Ducks and Beavers spend day on river with kids who faced cancer

SPRINGFIELD, Ore. - It's 7:30 in the morning, five days before fall camp begins for the Duck and Beaver football teams.

Pancakes, sausage and bacon are the fuel for a day on the McKenzie River.

Eight Duck and Beaver football players are here to hang out with kids from Candlelighters, a non-profit organization for children affected by cancer.

"Every month we come up with an activity for the families that includes everybody because one of the important things is to also include siblings because the whole journey is tough on siblings, too," said Mary Lou Bradley, co-chair of Candlelighters.

Five-year-old Cresi lost his younger brother to the disease. On this day, decked out in orange and black Oregon State gear, he quickly formed a friendship with beavers defensive lineman Noke Tago. 

Other Candlelighters bonded with the players, and soon it was time to fish.

Ducks sophomore linebacker Torrodney Prevot was in a boat with Thomas, a 13-year-old from Medford who has beaten Hodgkin's lymphoma not once, but twice. 

"To hear his background and hear his story, it's been a blessing to be around him," Prevot said.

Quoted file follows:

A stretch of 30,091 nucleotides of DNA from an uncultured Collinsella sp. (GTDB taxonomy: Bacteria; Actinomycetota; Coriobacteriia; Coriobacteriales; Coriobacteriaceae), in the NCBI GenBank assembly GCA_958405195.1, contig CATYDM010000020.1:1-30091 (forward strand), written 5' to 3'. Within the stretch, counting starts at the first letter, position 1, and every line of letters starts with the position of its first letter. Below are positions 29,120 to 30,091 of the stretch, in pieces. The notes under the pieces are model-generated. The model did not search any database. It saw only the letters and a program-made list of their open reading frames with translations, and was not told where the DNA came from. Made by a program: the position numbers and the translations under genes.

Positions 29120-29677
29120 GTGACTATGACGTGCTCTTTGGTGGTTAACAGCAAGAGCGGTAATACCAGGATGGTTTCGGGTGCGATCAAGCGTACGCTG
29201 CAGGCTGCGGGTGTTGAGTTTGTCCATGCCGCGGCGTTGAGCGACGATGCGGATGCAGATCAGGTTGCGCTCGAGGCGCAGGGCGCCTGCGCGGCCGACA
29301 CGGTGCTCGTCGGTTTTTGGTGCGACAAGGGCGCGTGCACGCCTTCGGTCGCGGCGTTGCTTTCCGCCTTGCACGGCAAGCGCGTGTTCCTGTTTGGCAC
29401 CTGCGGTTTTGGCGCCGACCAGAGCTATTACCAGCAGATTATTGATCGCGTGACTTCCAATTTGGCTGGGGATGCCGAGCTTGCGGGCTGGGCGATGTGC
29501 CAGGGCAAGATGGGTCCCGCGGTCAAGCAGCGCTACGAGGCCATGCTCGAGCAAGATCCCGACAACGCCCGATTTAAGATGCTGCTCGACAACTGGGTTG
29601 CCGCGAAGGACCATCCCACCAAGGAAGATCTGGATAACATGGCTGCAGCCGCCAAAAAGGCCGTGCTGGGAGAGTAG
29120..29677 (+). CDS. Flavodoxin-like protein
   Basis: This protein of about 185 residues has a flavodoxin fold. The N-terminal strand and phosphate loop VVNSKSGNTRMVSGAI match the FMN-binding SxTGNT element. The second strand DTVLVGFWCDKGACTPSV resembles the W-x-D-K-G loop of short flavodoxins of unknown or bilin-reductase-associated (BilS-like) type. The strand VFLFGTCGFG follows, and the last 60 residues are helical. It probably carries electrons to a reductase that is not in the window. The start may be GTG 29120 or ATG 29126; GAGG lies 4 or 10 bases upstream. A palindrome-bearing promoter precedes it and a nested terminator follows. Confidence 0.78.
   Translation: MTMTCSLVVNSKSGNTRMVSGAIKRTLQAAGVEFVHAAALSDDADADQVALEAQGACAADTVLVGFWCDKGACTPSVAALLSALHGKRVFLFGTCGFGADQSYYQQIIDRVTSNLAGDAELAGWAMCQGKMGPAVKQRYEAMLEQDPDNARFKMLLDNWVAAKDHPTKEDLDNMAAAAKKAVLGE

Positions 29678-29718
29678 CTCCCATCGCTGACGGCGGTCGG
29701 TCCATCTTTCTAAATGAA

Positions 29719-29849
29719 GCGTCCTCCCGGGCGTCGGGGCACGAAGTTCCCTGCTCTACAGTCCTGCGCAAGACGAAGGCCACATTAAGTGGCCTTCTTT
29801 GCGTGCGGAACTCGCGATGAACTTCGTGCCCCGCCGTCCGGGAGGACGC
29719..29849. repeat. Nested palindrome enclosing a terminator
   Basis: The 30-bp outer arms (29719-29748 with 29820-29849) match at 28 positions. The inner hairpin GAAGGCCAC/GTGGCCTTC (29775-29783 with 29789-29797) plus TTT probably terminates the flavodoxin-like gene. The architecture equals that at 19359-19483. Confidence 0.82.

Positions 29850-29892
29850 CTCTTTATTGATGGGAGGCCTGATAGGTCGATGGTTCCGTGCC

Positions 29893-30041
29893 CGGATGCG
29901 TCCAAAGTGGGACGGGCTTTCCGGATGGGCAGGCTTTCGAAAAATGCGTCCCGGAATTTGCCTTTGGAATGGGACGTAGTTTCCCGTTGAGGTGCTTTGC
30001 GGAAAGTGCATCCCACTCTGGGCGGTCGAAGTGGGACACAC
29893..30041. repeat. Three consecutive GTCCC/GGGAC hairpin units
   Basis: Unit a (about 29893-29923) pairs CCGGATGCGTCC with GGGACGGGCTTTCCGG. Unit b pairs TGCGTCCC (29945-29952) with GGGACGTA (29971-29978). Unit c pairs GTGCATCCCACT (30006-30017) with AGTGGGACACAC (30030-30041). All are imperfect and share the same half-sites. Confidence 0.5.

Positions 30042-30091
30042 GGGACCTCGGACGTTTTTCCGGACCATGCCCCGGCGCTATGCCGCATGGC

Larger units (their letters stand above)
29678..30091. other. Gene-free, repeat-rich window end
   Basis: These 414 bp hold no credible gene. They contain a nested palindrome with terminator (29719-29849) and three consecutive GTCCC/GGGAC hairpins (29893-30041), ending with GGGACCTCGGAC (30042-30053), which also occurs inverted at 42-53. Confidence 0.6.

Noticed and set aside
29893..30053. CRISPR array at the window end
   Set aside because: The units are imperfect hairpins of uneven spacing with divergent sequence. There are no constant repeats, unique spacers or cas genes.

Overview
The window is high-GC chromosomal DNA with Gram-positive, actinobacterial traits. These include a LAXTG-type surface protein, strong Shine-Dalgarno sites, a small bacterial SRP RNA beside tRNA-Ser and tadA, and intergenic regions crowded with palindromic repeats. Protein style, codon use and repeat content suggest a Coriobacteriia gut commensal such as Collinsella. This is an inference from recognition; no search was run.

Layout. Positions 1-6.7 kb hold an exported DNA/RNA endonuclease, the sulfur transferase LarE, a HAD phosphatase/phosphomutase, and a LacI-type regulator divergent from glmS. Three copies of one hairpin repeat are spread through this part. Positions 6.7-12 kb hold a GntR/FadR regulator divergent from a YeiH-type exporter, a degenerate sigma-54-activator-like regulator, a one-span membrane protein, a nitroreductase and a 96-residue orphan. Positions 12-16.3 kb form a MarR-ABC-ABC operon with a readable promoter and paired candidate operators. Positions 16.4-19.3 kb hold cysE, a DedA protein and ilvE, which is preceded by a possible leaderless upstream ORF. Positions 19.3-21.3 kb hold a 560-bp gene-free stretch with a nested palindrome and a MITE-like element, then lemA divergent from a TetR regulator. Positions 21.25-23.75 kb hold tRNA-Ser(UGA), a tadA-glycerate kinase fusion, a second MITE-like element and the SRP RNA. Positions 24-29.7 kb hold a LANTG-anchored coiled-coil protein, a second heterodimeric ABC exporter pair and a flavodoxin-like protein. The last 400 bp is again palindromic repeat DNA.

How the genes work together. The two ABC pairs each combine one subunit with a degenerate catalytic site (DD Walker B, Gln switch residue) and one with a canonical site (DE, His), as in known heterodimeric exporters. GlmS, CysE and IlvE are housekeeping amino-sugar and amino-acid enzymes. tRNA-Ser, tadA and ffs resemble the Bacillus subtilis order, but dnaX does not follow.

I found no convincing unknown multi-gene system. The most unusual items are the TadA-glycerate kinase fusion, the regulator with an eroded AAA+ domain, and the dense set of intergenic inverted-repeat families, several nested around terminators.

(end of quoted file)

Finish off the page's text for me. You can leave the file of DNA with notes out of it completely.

The chemotherapy, the radiation treatments, the surgeries - none of it was able to dampen Thomas' spirits.

"I just do stuff for fun," he said. "I kind of don't think of it, I just start doing stuff and the doctors will come and say it's time to do this, and I say OK. Then I leave again and go play."

Floating down the McKenzie, the topic of conversation wasn't cancer but their love of "Call of Duty and career aspirations.

"You want to be a chef? That's cool," Prevot said. "What's your favorite food?"

"Steak."

"Oh yeah, my man."

Then the fish started to bite.

"You must have talked to the fish before coming out," Prevot said. "That's what it was. You had a pregame speech."

After nearly two hours, Prevot finally caught his first, but then ran into some trouble. Thomas' advice: stick to football.

For the kids, it was a day to forget about the bad and instead enjoy the good things life has to offer.

For the players, it was a healthy dose of perspective.

"They are some strong kids and they are hilarious, too," said Elijah George, freshman offensive lineman for the Ducks. "It shows how blessed we are."

"These kids face these things at a very young age and it's kind of sad," said Rommel Mageo, a sophomore linebacker for Oregon State. "I'm just glad to be here and have fun with them."